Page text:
Recent Projects: Transportation

Amphibious Robot

Team: Nicolas Burford, Kendall Farnham, Matthew Long, Benjamin Nollet, Rahul Raina, Samuel Winters
Sponsor: Steven Arcone, Cold Regions Research and Engineering Laboratory (CRREL)
Technical Liaison: Steven Arcone
Faculty Advisor: Laura Ray

There is an interest in reliably measuring ice thickness on lakes and rivers for safety purposes in regions where ice cover is common. Currently, the most effective way to continuously measure ice thickness is with ground penetrating radar (GPR) technology. However, the robots that currently conduct these surveys are designed for polar climates with thick ice, and researchers would be unable to recover the robot or radar data if it were to fall through ice. Our sponsor wants an amphibious autonomous vehicle that is capable of towing a GPR unit and transitioning from water back onto ice in the event that it falls through thin lake ice. The first key deliverable is a works-like prototype to show proof of concept of the propulsion system. The robot should be able to drive on ice, move in water, and transition between the two. Additional deliverables include documentation of the design and testing phases, a complete bill of materials and SolidWorks drawings of the prototype, and recommendations for the ENGS 89/90 group that will complete the remainder of this project next year.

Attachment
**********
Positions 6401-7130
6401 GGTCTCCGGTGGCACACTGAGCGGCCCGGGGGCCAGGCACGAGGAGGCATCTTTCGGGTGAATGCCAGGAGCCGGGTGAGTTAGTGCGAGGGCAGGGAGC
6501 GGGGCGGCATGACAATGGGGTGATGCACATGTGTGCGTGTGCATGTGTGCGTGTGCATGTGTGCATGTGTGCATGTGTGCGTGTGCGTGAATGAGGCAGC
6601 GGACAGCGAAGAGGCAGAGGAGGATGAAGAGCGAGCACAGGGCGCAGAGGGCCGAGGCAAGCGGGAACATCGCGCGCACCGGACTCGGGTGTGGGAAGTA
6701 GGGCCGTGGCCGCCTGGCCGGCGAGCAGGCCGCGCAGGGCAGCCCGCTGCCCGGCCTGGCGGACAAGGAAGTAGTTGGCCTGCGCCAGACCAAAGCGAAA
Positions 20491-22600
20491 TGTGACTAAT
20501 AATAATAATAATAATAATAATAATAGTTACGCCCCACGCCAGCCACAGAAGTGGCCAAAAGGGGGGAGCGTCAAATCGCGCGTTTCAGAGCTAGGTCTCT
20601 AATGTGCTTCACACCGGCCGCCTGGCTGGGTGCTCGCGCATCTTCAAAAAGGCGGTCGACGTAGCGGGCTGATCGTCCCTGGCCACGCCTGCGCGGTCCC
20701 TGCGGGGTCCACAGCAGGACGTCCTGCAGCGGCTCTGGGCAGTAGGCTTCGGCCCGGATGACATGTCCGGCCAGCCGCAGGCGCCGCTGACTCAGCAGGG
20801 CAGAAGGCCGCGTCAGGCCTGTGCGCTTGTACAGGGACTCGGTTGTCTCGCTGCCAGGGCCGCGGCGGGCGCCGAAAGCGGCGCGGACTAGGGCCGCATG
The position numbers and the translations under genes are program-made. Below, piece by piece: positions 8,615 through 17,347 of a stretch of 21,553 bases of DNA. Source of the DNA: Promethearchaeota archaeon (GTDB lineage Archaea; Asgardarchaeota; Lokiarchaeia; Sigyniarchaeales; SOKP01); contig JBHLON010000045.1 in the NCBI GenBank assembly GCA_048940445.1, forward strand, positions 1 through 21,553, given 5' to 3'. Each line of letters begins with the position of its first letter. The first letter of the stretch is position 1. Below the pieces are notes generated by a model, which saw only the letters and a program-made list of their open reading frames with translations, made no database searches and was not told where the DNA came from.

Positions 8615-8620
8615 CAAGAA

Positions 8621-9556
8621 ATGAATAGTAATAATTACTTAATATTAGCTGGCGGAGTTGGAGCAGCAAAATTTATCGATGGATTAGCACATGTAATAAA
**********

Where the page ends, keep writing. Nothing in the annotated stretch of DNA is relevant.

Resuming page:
See the robot in action on YouTube and learn more about how it was built

Amphibious Robot

Dartmouth Formula Racing: Electrical Systems Integration

Team: Arthur Bledsoe, Kyle Bojanowski, Eric Din, Christopher Rhoades, Ian Schneider, Erik Skarin
Sponsor: Dartmouth Formula Racing
Technical Liaison: Monte MacDiarmid
Faculty Advisor: Kofi Odame

Dartmouth Formula Racing (DFR) is building an all-electric racecar for the 2014 Formula Hybrid competition. We were tasked with designing and constructing the entire electrical system for the car. Prior to ENGS 89, DFR purchased an electric motor and controller from Mission Motors. Our electrical system was required to interface with these components. We were tasked with creating a high-voltage (HV) battery pack to power the motor and a low-voltage (LV) system to control the high-voltage system. The design of this electrical system was driven by performance requirements supplied by DFR and rules established by the Formula Hybrid competition.

We identified and tested battery cells from different manufacturers. After comparing cells based on cost, availability, electrical performance, thermal properties, and ease of integration, we chose the EIG C020 20Ah cell. Our battery pack design is comprised of 72 of these cells, divided into 4 modules. During discharge, batteries generate heat due to internal resistance. In our pack design, each cell is separated by corrugated plastic sheets to allow airflow for cooling. Per competition rules, we were required to use a battery management system (BMS) to monitor the temperature and voltage of individual cells and turn off the HV system if safety thresholds are crossed. After comparing alternatives, we chose to purchase and integrate the Elithion Lithiumate Pro BMS, which is enabled to communicate via Controller Area Network (CAN) protocol.